LOCAL CORONAVIRUS BULLETIN Staying apart isn’t easy, but it’s right
This is a series about COVID-19 preparation and regional updates. Check the Press daily for new information, tips, and ways our health care professionals are working to keep our community safe.
Protecting ourselves and those we love by staying apart is hard. Missing social connections and being engaged physically takes a toll mentally, emotionally, and physically.
It is vital for older adults and those of any age with underlying health conditions to stay at home and away from others right now. People age 65 and over are at higher risk for severe illness and hospitalization, especially those who also have underlying health conditions. The CDC defines those at high-risk for severe illness from COVID-19 are:
• People 65 years and older
• People who live in a nursing home or long-term care facility
• People of all ages with underlying medical conditions, particularly if not well controlled, including:
• People with chronic lung disease or moderate to severe asthma
• People who have serious heart conditions
• People who are immunocompromised
Many conditions can cause a person to be immunocompromised, including cancer treatment, smoking, bone marrow or organ transplantation, immune deficiencies, poorly controlled HIV or AIDS, and prolonged use of corticosteroids and other immune-weakening medications.
• People with severe obesity (body mass index [BMI] of 40 or higher)
• People with diabetes
• People with chronic kidney disease undergoing dialysis
• People with liver disease
Here are some ways that all of us can continue to stay connected, while staying apart.
Screen time is our friend. Make it quality time to connect with family and friends. Read a book to your grandchildren over Facetime or video conference. Share a playdate with friends over Zoom.
Older adults may be feeling extra isolated through this pandemic. Stay in touch by calling and texting. Offer to pick up and drop off their groceries. Maybe they are having trouble navigating technology. Offer to help. Need some tech help? Here are instructions for some of the most popular video options:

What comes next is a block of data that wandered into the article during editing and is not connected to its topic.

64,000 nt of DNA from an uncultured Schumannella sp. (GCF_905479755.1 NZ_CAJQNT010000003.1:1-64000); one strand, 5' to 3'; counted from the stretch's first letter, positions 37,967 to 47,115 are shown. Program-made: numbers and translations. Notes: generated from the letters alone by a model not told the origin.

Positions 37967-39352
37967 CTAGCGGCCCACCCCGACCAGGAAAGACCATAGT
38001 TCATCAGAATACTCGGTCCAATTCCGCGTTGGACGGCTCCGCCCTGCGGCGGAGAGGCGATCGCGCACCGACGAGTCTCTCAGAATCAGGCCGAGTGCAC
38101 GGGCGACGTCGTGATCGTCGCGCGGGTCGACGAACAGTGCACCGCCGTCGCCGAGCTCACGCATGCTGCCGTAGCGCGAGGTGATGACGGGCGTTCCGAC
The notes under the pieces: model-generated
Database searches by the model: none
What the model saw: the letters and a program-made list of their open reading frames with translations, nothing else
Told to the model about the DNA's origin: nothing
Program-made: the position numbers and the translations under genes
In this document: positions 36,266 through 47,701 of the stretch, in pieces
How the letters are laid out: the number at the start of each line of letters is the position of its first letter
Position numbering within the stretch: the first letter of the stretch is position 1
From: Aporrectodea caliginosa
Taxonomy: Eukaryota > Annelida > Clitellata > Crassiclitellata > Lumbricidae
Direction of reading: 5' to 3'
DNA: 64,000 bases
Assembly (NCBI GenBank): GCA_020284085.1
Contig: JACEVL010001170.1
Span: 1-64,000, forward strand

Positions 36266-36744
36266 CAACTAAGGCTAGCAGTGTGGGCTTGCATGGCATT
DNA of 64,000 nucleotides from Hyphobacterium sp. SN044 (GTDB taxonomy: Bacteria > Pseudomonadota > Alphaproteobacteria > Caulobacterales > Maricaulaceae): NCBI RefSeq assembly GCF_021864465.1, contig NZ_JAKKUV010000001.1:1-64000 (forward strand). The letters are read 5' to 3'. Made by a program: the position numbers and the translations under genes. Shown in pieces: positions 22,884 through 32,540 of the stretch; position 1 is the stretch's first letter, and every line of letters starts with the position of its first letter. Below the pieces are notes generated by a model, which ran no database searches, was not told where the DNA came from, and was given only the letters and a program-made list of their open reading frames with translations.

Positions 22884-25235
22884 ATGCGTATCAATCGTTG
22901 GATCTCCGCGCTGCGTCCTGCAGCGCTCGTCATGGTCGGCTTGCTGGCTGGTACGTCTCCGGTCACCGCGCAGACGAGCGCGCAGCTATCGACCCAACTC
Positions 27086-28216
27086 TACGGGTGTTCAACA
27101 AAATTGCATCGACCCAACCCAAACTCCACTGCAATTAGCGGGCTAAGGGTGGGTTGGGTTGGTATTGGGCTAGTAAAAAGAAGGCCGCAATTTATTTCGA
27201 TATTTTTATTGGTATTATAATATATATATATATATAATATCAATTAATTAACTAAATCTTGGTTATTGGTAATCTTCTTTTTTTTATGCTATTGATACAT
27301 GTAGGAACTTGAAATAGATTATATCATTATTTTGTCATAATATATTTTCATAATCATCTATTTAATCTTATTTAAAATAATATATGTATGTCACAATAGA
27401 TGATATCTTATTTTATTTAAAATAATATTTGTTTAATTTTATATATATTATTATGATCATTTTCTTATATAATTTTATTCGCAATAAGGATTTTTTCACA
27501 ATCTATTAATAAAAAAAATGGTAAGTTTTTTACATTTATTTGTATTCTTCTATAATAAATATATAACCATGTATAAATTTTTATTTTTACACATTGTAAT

An app that offers support for multiple options, tailored especially for seniors
Facebook messenger video instructions
Join an online exercise class. Keeping physically healthy is important and a group class can help you feel connected.
If you are feeling overly stressed, isolated, or anxious during this outbreak, don’t hesitate to connect to a professional. To get help you may want to:
Call or use social media to contact a close friend or loved one — even though it may be hard to talk about your feelings.
Contact a minister, spiritual leader or someone in your faith community.
Contact your employee assistance program, if your employer has one, and get counseling or ask for a referral to a mental health professional.
Call your primary care provider or mental health professional to ask about appointment options to talk about your anxiety or depression and get advice and guidance. Some may provide the option of phone, video or online appointments.
Contact organizations such as the National Alliance on Mental Illness (NAMI) or the Substance Abuse and Mental Health Services Administration (SAMHSA) for help and guidance.
Find ways to assist your community. Offer to volunteer or donate.
This is not easy, but by staying apart we are keeping everyone safe and healthy. We will get through this together.